LONDON (Reuters) - Oil major BP Plc said it has made an oil discovery in the Gulf of Mexico, which analysts believe could contain over 1 billion barrels of recoverable reserves, reaffirming the Gulf's strategic importance to the industry.
BP said in a statement on Wednesday that it had made the "giant" find at its Tiber Prospect in the Keathley Canyon block 102, by drilling one of the deepest wells ever sunk by the industry.
Further appraisal will be required to ascertain the size of volumes of oil present, but a spokesman said the find should be bigger than its Kaskida discovery which has over 3 billion barrels of oil in place.
Estimates of recoverable reserves range from around 20 percent of oil in place.
"Assuming reserves in place of 4 billion barrels and a 35 percent recovery rate, BP's proven reserves .. would rise by 868 million barrels -- equivalent to 4.8 percent of the group's 18.14 billion barrels of proven reserves," Aymeric De-Villaret, oil analyst at Societe Generale said in a research note.
BP, the biggest oil producer in the U.S. and biggest leaseholder in the Gulf of Mexico, has a 62 percent working interest in the block, while Brazilian state-controlled Petrobras
owns 20 percent and U.S. oil major ConocoPhillips owns 18 percent.
Iain Armstrong, analyst at Brewin Dolphin, said the discovery may have implications for long-term oil prices.
"It will ease concerns about peak oil because it shows there is life left in these mature areas," he said, adding that it could be the second half of the next decade before the find is producing.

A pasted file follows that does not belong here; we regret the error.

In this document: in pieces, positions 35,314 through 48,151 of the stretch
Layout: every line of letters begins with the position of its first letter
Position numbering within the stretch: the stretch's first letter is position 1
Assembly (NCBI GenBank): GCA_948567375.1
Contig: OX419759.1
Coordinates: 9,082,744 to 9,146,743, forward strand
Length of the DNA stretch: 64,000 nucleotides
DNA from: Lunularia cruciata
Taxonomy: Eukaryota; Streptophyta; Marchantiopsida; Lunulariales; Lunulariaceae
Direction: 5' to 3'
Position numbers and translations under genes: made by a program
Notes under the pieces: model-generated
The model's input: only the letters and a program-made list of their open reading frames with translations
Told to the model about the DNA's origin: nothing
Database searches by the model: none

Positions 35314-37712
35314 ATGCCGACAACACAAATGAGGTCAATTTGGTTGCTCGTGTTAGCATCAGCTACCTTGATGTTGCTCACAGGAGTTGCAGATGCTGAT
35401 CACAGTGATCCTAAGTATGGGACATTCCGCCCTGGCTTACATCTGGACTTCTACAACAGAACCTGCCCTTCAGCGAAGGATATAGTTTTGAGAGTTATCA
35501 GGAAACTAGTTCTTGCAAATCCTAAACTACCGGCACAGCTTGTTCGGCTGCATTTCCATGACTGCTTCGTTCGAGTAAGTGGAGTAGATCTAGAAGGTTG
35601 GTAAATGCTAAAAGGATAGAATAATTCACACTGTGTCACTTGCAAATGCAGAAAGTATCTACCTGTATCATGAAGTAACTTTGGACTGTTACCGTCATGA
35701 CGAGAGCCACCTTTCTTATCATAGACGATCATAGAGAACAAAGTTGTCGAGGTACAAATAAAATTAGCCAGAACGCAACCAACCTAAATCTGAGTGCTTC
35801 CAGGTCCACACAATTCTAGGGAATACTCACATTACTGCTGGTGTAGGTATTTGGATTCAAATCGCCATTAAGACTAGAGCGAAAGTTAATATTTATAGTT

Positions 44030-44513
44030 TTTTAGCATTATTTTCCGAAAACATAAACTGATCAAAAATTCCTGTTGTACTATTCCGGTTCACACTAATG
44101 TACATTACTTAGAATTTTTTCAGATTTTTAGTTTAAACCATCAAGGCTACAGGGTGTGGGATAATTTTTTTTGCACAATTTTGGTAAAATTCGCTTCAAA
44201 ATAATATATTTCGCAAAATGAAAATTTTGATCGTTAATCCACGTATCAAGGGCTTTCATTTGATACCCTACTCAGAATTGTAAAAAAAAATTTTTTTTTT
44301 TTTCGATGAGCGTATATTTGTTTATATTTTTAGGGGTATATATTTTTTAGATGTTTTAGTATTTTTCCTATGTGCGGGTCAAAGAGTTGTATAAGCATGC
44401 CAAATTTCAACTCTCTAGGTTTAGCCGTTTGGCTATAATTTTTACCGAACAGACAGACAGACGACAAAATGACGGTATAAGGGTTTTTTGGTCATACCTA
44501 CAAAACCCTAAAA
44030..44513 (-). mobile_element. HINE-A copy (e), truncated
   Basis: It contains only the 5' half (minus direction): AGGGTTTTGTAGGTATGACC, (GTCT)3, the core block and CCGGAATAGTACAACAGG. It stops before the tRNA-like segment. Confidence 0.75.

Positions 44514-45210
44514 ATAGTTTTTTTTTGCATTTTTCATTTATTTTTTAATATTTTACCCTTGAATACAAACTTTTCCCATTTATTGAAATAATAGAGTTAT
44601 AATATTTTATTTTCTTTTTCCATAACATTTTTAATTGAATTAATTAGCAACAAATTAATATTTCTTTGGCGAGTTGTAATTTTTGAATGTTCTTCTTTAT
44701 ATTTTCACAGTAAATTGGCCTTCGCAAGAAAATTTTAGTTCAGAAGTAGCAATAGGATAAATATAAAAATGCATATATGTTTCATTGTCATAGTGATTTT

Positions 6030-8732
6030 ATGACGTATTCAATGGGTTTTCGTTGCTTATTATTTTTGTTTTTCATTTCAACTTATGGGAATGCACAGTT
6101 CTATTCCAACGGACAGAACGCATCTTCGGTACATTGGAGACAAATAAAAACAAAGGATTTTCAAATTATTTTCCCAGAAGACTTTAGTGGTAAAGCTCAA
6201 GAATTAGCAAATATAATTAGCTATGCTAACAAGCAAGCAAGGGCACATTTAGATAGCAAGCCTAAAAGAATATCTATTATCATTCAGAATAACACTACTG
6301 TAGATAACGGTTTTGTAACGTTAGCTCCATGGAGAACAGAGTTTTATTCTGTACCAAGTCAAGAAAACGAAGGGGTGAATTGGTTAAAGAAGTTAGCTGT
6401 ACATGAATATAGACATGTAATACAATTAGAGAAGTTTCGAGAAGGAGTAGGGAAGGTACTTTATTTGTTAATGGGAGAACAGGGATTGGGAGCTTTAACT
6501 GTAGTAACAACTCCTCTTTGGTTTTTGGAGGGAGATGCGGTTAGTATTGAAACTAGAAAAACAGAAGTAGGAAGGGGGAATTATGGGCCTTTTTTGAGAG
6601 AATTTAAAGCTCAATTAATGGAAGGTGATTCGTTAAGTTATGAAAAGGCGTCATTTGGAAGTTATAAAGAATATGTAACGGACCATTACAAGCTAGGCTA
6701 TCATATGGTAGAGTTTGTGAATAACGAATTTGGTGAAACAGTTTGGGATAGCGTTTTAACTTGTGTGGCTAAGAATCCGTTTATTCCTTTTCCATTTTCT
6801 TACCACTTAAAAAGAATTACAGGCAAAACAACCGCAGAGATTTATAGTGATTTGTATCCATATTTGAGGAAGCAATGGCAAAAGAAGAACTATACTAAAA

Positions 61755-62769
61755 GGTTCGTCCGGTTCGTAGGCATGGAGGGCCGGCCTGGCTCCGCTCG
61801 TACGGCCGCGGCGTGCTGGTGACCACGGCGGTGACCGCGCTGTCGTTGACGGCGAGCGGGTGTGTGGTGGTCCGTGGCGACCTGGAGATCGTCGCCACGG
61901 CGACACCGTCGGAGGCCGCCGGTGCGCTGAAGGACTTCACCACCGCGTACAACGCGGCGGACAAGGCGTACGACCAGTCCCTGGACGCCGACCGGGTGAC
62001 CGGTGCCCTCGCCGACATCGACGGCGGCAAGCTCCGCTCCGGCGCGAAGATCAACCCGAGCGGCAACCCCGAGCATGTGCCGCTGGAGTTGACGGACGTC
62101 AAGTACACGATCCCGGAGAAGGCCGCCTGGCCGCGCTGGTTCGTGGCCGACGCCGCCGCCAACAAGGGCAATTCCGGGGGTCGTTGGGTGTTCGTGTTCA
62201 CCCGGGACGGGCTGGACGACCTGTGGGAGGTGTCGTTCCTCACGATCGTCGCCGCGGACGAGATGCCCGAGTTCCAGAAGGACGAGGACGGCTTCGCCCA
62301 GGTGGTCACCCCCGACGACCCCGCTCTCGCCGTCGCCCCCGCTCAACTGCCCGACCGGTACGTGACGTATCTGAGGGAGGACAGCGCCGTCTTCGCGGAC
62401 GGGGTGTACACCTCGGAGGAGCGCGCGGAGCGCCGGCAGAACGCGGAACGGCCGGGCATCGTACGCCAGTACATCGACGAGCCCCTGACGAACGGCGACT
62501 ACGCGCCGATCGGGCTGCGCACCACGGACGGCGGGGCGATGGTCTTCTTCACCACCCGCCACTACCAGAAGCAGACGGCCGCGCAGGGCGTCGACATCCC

The discovery also bodes well for other exploration in that part of the Gulf of Mexico, including at Royal Dutch Shell's nearby Great White field, Jason Kenny, oil analyst at ING in Edinburgh, said.
BP shares, which had been trading slightly down ahead of the statement, closed up 4.3 percent at 541 pence, outperforming a 1.75 percent rise in the DJ Stoxx European oil and gas sector index.
The Gulf of Mexico has become increasingly important to Western oil majors as oil rich-countries such as Saudi Arabia, Venezuela and Russia reserve their richest fields to be developed by their state-owned oil companies.
The Gulf is especially attractive because it offers high profit margins, due to relatively low taxation compared to countries such as Russia and Nigeria, and because of the low political risk.
As nearer-shore discoveries dry up, companies have pushed further out to sea, which has forced them to develop new technologies to detect and extract the oil.
The prospects for massive discoveries in the deep water of the Gulf of Mexico is also good news for U.S. politicians' ambitions to reduce the country's reliance on imported oil, although oil executives doubt the U.S. is capable of becoming self sufficient in oil.
(Reporting by Tom Bergin; Editing by Jon Loades-Carter and Rupert Winchester)